Principal Investigator

Dr Tabisa Mayisela

Project Manager

Ntobeko Mbuyisa
Office: 021 650 5191
Mobile: 081 416 2685


Shanali Govender


Dr Glenda Cox



Laura Czerniewicz


Sukaina Walji

Research Consultant

Cheryl Hodgkinson-Williams


Project Curator

Thomas King

Case study researchers


Anelisa Dabula

Research themes: OER Development Models

Anelisa Dabula holds a Bachelor of Social Science in Geography and Environmental Management and a Master’s degree in Population Studies both obtained from the University of KwaZulu-Natal. Her Masters research was based on social issues with strong ties to adolescents which made her conduct her research on father-to-child relationships through the perspectives of young fathers in which she hoped to identify the dynamics young fathers faced in their journey of fatherhood. Her background is in developmental economics, migration, fertility, sexual and reproductive health and rights of gender and inequality, educational development and adolescent health. Human Geography has become the current focus for her PhD in Geography and Environmental Management. Apart from her position as a research assistant at Morris Webb Research Relations (an institution within UKZN), her work experience has exposed her to working closely with students through Student support services. Within Student support services she worked as an academic mentor and advisor, tutor and team leader for the Academic Monitoring Support at the University of KwaZulu-Natal.


Mahlatse Malatji

Research themes: Open Educational Resource grants

Mahlatse was born and bred in the Northern Province, currently known as Limpopo. She attended her elementary school in Phalaborwa Primary School, Namakgale and proceeded to complete her high school at Lebeko High School in Ga-Mashishimale village.  She completed her LLB (Honours) at the University of Limpopo in 2016 and a Professional Master’s degree (Labour Law) at the University of Cape Town in 2017. Mahlatse is currently a PhD student (Commercial Law) at the University of Cape Town.

Mahlatse has various skills including research, administration and editing. She has worked as a Student Assistant at the University of Cape Town, a Coordinator and research assistant for a Dispute Resolution Course on behalf of the University of Cape Town (Law@work) and the Commission for Conciliation, Mediation and Arbitration. With this, she has also served as a visual research clerk for the Democratic Governance and Rights Unit at the University of Cape Town. In addition, she is currently working as an editor for both undergraduate and postgraduate students across universities.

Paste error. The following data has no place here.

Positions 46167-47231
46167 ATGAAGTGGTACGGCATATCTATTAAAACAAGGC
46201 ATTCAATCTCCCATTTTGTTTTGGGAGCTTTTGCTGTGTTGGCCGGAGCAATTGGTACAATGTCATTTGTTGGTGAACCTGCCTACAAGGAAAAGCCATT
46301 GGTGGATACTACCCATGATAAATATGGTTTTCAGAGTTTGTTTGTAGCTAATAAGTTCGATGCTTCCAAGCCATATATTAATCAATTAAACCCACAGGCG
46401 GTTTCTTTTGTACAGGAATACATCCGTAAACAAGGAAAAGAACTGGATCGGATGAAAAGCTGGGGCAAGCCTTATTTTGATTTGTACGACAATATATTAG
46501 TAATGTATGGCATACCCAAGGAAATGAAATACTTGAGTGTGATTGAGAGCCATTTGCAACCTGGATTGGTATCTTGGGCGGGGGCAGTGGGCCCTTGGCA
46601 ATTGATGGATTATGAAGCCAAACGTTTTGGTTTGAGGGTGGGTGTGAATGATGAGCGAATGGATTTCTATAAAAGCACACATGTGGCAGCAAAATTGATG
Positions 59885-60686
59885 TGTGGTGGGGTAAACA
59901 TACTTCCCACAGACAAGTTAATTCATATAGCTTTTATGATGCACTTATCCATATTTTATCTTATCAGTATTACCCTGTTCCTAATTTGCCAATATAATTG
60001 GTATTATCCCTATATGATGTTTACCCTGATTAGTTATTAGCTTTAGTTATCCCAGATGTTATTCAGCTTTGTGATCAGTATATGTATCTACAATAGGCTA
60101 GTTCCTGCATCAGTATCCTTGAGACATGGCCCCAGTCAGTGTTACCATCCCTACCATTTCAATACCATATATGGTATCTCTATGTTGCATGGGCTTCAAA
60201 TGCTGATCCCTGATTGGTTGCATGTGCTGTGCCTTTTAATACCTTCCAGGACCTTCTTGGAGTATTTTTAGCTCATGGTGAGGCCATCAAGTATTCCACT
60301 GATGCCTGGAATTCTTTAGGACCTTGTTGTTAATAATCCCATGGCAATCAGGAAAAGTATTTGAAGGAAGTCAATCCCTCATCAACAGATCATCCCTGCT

Mahlatse has voluntarily served in various committees across universities and provinces. She has served in the following committees:

  • A Vice-President for the University of Cape Town Postgraduate Law Student Council;
  • A Coordinator, Administrator and Secretary General for the Cape Town Candidate Attorneys Association;
  • A Dispute Resolution Officer at the University of Limpopo (Student Residence Life); and
  • A Safety and Security Representative for 3rd Tier Residents at the University of Cape Town.


Motshidisi Gertrude van Wyk

Research themes: Disability Access; Flexible Learning

I got passionate about being a teacher through play during my childhood. The interest was driven by my late grandmother, Motshidisi Nyokong, who taught me the basics in Mathematics by selling vegetables from our garden and the traditional beer she used to prepare on weekends. The going got tough financially upon completing my Std 10 (Gr12). As a result, I could not enrol at teachers’ college but worked as a clerk at Bartimea School for the Deaf and Blind (1987-1989). It was quite an experience and little did I know that I would be given an opportunity to do research on “Disability Access” and “Flexible Learning” at TVET colleges through COOL Project ( September 2019). Having completed my teaching diploma in 1993, I taught Mathematics and I noticed the neglect of gifted students in regular classrooms (1994 - 2016). My curiosity in gifted education started from this evident neglect yet gifted students can make a difference for the country. This led to studying as a Doctoral student with a focus on developing a program that will assist Mathematics teachers to meet the needs of gifted learners at schools. On the other hand, I shall be focusing on how to overcome the barrier of disability for students and, as well as providing support to students who could not complete their modules at TVETs.  My research exposure is being in South African SoTL (2017) and Prestige (2017 & 2018), MASSEE international Congress in Cyprus (2018), WCGTC international Conference in Nashville (July 2019).


Mukhtar Raban

Research themes: Blended Learning; Innovative Leadership

Mukhtar Raban is a lecturer in the Faculty of Arts at Nelson Mandela University. After teaching in English as a Second Language (ESL) programmes in colleges in the Middle East, he joined the university’s Applied Language Studies department. His teaching practices focus on technology-enhanced language learning with a particular focus on blended learning and related pedagogies. He was awarded the university’s ‘Excellent Teacher of the Year’ in 2015. His research interests include technology-enhanced learning, blended learning, digital humanities, and humanising and critical pedagogies. He has presented at local and international conferences and serves as an official learning and teaching advisor to the International Open University in Malawi and Gambia. He is currently reading towards a PhD in education with a focus on critical digital pedagogies for language learning and teaching.


Sue Gredley

Research themes: Recognition of Prior Learning; Funding for Access

Susan is a PhD candidate at the University of the Western Cape (UWC); her doctoral research explores socially just pedagogies in higher education through the lens of participatory parity. She holds an Honours in English and a Masters in Adult Education from the University of Cape Town (UCT). Over the past ten years Susan has worked in a range of roles and spaces at UCT and UWC. At UCT these include the Writing Centre, the Disabilities Studies Unit, the English Department, and, since 2013, she has held a number of different lecturing, convening and administrative roles with the UCT Global Citizenship Programme. At UWC she has for the past decade worked closely with the Women’s and Gender Studies department in various teaching and research roles, most recently co-convening and lecturing on two of the undergraduate gender studies courses. Susan’s work and studies at UWC and UCT have reinforced her interest in exploring socially just, authentic and innovative ways of teaching, learning and engaging students who are in turn motivated to contribute to the urgent project of social transformation in South Africa. When not involved in academic pursuits she loves running, reading, exploring local spaces, and quality time with her dog Lexi.